To be Catholic, we are often told, is to live in tension. We are a “both/and” religion, comprised both of the eternal reality of our salvation, and the fleshy immediacy of Christ crucified. We are the pomp and majesty of the Organ and Choir, and the humbling sensation of accidentally sitting in the creakiest pew after a particularly stressful confession.
One of the central tensions of our lives as Catholics is that we are called both to receive everything as a gift and to give everything away. Now, there areas in which this doesn’t seem to be a contradiction. Certainly it is easy to see how a disposition of gratitude toward material gifts would lead us to generosity. After all, how can a person who feels they have been gifted with everything hold on jealously to possessions, food, or money? It would be absurd. Similarly, we understand intuitively that love has a sort of cyclical flow, as exemplified by the relationship of the Trinity. We know, or we are told, that we are given grace and love in order to give them away, to distribute the gospel as freely as we receive it.
This is much more difficult, though, for other kinds of gifts, especially one of the most important gifts we receive as Children of God.
This gift, of course, is the people we encounter in daily life.
Now, on this front, I am particularly bad at both receiving and giving. I would wager that you, dear reader, are better than I, but it’s worth examining nonetheless.
On the first hand, we have to consider how we can receive people as gifts. As mentioned before, I am terrible at this practice, but I am fortunate to have friends who exemplify it. For example, while I am easily frustrated by people needing me while I am working, or disrupting my plans for the day, my friend Rachel will not only stop what she’s doing and receive countless interrupting students “as you would receive Christ” but she gives them full and undivided attention, thanks them for their interruption, and checks back in on the conversation the next time she sees them. This radical availability and gratitude makes an impression on those of us who frequent the Student Center, as evidenced by the fact that anyone who attempts an impression of Rachel is sure to say the phrase “what a gift!”. Viewing others as a gift means that we treat them with reverence and dignity, and give thanks to God that we “never interact with a mere mortal”, as C.S. Lewis says.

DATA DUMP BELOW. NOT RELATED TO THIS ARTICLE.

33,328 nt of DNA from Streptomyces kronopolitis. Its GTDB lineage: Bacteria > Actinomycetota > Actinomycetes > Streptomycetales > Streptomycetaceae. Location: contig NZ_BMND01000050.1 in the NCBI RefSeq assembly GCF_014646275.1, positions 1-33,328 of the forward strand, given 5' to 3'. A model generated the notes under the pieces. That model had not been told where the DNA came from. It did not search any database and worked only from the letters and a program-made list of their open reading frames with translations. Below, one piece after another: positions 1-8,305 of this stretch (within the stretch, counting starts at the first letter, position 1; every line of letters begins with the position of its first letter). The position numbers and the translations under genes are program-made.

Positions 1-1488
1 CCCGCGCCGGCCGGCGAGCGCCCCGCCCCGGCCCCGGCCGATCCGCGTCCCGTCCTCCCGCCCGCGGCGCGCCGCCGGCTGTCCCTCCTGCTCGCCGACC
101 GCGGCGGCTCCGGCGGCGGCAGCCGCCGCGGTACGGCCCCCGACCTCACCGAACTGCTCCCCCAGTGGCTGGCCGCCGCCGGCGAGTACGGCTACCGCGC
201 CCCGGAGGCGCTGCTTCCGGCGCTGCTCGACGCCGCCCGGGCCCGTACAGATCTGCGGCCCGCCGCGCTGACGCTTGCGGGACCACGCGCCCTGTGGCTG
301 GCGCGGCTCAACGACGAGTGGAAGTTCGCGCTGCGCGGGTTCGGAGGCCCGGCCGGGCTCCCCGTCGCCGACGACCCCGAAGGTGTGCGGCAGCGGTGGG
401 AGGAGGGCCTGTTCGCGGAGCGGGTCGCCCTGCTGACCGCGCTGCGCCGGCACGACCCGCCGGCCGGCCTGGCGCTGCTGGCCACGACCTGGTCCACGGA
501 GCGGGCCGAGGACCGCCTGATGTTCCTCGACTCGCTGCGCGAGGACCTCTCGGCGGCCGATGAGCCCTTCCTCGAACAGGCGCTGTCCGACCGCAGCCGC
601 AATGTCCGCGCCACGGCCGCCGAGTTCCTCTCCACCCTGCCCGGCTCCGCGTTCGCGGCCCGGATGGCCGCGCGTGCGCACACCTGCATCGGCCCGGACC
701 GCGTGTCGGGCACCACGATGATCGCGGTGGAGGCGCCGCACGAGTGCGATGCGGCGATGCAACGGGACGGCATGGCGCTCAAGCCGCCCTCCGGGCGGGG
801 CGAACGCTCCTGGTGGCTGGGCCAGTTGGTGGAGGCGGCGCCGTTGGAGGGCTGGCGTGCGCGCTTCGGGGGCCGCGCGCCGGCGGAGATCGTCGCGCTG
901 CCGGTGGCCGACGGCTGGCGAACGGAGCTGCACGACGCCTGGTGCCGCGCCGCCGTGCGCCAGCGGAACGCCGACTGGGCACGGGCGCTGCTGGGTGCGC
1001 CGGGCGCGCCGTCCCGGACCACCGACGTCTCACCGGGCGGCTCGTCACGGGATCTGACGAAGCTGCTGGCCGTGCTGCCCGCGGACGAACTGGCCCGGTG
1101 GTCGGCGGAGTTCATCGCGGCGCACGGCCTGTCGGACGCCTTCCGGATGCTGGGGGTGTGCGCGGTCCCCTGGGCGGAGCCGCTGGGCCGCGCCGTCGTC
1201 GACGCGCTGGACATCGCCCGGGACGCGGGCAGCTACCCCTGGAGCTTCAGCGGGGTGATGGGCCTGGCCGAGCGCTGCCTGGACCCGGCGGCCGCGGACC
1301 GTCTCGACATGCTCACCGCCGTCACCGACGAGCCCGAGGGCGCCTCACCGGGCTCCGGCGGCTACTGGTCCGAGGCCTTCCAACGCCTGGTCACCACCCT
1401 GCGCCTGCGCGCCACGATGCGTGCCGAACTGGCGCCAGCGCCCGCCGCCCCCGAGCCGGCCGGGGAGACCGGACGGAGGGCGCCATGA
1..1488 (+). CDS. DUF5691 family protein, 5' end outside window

So we understand, somewhat, how we are to receive people. The question then becomes, how are we to give them away if they, too, are a gift?
The answer to that question lies somewhat in the first. If we recognize that the people we know are not only gifts, but immortal beings, that clarifies how we are to give them away.
No matter our vocation in life, as Priests, Religious, married people, or simply as missionary disciples of Jesus Christ, we have been given the gift and responsibility of caring for souls. This is obvious in the lives of Priests and Religious. Their spiritual father-and-motherhood often involves hands-on care for souls. The same goes for spouses, whose responsibilities clearly include spiritual care for each other and whatever children with whom they may be blessed. It’s less obvious for those of us without those clear commitments, but St. Paul is a helpful guide, when he tells us that while “the married man is concerned with pleasing (and caring for) his wife” and vice versa, the single are not tied down in the same way.
This doesn’t diminish the number of people we are called to care for, though. In fact, it expands it. Our vocation is to love all the people with whom we come into contact, in the best way that we can.
This, finally, brings us to how we can “give away” the gifts we receive in the form of people.
If we take it to be true that God gives us everything so that we can return it to him, then the same must be true for the gift of our Brothers and Sisters in Christ. If God gave us souls to care for, we are to give them back to him. All our efforts, our work, our play, our chance encounters, are given to us as opportunities to give God the gift of souls. We must pray, then, that we can say to God, as Christ does, that “I have lost none of the ones you have given me”. Our prayer is that we make the most of the gifts God has given us, by giving them generously back to Him.
Andy Brandt is a Staff Editor, Producer, and General Ne’er-do-well at Konza Catholic. You can find his writing on Catholicism, Justice, and Politics here.